Vaccination against many pathogens is an integral part of the poultry industry and it is unlikely that poultry production on the current scale would be achievable if just one of the major diseases were to become uncontrollable. Many pathogens of poultry evolve with time, through the selection of genetic variants which can lead to dramatic changes in their virulence and pathogenicity; the sector has also had to deal with incursions of entirely new diseases on occasion. To illustrate that continuity of current poultry meat supplies cannot be taken for granted, reference can be made to Marek's disease, a highly contagious neoplastic disease caused by Marek's disease virus (MDV). This disease can cause devastating losses through high mortality and morbidity and the UK provides world-leading skills on this pathogen. The first ever vaccine against Marek's disease in poultry (in fact the first ever vaccine against a cancer-causing virus) was developed by UK scientists and the vaccine was a critical component in the transformation of the developing poultry industry. The current use of Marek's disease vaccines is colossal and the economic impact of control of Marek's disease by the principles and vaccine arising from UK research can be measured in billions. Unfortunately, every decade or so, markedly more aggressive forms of MDV evolve and there is an ongoing need to develop and introduce new vaccines otherwise poultry production and supplies of meat worldwide would be seriously compromised. Increasingly sophisticated solutions to new vaccine development are needed and the UK commercial sector has an absolute long-term commitment to invest in the use of each new generation of product. Currently much of the critical expertise needed to develop the new vaccines resides within Government-sponsored Institutes such as IAH and provides cutting edge research that complements the manufacturing capacity of the commercial sector for delivery of the next generation of vaccines.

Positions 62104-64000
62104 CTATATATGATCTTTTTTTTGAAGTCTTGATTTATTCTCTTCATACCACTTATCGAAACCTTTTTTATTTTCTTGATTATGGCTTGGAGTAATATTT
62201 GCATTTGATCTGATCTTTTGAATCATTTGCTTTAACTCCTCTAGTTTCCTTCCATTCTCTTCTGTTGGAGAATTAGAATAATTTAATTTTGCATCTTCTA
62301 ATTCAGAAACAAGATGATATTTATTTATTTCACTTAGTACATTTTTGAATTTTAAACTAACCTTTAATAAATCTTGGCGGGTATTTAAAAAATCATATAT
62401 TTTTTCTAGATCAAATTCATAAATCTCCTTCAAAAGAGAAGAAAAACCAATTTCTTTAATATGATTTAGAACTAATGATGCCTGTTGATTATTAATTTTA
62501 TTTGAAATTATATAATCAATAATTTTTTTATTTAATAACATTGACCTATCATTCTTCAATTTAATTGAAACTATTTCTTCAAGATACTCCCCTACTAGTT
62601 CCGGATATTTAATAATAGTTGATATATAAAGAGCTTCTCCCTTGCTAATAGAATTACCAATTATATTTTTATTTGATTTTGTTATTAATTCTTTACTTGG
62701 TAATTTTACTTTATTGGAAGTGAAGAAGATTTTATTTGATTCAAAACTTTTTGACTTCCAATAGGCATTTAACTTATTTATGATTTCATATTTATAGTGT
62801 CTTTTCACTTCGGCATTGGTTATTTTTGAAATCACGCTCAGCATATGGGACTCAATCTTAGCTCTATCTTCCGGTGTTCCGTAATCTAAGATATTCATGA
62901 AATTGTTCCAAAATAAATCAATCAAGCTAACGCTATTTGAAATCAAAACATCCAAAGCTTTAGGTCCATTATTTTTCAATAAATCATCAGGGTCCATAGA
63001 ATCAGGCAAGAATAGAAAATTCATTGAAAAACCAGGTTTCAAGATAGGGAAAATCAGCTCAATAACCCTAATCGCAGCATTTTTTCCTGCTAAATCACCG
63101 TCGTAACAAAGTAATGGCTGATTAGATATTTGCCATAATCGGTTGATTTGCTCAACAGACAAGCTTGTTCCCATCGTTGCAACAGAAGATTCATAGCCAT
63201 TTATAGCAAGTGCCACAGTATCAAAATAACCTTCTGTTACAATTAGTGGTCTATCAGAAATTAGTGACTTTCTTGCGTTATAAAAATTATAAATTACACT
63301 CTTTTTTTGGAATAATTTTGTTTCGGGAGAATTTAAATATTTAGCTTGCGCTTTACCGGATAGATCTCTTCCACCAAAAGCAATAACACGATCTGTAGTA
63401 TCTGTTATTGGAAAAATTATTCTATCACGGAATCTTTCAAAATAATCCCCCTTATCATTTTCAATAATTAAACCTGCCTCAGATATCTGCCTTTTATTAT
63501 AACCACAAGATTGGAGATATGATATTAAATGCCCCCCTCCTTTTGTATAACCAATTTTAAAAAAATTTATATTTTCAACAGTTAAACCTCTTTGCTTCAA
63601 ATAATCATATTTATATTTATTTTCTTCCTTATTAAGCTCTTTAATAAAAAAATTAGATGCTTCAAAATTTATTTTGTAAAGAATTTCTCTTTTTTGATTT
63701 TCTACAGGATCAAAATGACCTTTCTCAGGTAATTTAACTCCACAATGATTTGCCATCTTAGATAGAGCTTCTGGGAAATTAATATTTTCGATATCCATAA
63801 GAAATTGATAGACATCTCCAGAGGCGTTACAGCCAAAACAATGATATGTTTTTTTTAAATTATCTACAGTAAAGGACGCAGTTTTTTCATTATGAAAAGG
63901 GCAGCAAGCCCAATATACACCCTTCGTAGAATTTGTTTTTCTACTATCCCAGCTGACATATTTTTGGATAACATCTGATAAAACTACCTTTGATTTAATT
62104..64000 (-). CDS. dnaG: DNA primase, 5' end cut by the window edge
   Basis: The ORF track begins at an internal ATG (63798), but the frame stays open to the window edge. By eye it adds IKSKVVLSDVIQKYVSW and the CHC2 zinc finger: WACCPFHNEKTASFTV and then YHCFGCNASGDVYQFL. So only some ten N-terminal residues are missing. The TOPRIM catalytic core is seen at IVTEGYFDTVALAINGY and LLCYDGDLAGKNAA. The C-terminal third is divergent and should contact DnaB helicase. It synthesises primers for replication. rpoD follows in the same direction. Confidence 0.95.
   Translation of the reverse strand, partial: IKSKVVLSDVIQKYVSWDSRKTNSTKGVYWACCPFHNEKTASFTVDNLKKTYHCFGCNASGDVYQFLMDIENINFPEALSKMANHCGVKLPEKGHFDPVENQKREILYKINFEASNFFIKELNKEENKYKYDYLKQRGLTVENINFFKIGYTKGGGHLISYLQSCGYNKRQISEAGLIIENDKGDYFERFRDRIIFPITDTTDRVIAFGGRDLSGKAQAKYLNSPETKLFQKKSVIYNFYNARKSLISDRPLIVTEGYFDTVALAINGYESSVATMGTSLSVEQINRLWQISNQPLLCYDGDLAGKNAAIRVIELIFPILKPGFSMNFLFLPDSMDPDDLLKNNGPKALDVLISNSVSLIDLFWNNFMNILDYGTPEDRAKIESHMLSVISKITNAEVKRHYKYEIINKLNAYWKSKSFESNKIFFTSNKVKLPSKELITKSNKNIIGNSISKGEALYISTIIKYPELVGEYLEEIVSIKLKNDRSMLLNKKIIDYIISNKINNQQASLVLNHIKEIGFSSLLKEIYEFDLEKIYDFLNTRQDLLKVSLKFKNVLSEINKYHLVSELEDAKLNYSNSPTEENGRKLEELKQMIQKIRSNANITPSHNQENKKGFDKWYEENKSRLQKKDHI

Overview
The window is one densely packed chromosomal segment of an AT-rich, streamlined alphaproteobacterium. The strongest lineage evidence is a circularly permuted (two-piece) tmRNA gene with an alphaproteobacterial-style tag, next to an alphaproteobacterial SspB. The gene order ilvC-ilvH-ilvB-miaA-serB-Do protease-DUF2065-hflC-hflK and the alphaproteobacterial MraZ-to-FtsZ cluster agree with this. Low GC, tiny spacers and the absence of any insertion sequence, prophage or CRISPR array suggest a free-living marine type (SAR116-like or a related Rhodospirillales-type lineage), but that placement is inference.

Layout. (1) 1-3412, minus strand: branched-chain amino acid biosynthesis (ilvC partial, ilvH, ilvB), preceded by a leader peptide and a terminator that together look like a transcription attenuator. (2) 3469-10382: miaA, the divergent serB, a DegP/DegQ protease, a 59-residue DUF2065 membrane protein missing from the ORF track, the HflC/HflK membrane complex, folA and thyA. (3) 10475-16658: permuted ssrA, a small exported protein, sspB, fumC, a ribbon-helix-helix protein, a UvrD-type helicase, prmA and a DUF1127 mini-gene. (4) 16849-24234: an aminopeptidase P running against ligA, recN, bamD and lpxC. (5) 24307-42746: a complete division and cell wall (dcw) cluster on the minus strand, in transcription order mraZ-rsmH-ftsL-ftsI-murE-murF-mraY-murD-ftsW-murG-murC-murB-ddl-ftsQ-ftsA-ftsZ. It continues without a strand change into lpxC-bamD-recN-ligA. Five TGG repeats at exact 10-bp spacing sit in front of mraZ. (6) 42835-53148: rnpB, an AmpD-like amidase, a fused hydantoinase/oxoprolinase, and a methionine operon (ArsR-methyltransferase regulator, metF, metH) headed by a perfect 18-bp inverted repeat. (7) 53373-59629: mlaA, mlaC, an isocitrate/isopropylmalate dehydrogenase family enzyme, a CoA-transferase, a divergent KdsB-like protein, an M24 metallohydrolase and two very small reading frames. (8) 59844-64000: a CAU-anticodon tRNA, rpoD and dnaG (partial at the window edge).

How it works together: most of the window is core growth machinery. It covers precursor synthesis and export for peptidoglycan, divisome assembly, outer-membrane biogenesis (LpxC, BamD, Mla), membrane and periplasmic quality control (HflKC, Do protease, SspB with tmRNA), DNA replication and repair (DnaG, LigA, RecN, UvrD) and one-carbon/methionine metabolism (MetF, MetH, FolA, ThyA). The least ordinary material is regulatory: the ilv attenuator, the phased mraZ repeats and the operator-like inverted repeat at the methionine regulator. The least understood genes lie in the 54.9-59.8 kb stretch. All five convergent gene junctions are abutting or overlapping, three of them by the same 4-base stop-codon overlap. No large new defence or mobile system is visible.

A critical point about the example with Marek's diseases is that the relationship between the host (chicken) and the pathogen (Marek's disease virus) can be viewed as a classic "Arms Race" in which the continued evolution of the pathogen through natural genetic mutation enables the selection of viruses that can overcome an intervention strategy such as vaccination. Thus, whilst vaccines may "win" for a period of time, a rapidly mutating pathogen that cycles rapidly through livestock reared under highly intensive conditions of husbandry has the potential to become the ultimate "victor". History indicates that, in the case of Marek's disease, perhaps five or more new control measures will be required by 2050




A continued need for Defra to invest in relevant, longer-term research and science communication


The UK cattle population is about 10 million and the total value of cattle, pigs and sheep in the UK is about 8 billion per annum.

In view of the changing livestock diseases and patterns of disease experienced in the UK, increasingly as a result of climate change, Defra will again need to continue to support a range of scientific research activities with a preparedness to invest in the infrastructures necessary, be they facilities, scientific and technical experts or tools and reagents, to ensure that the UK is adequately equipped with the resources necessary to control, contain and eradicate diseases as necessary.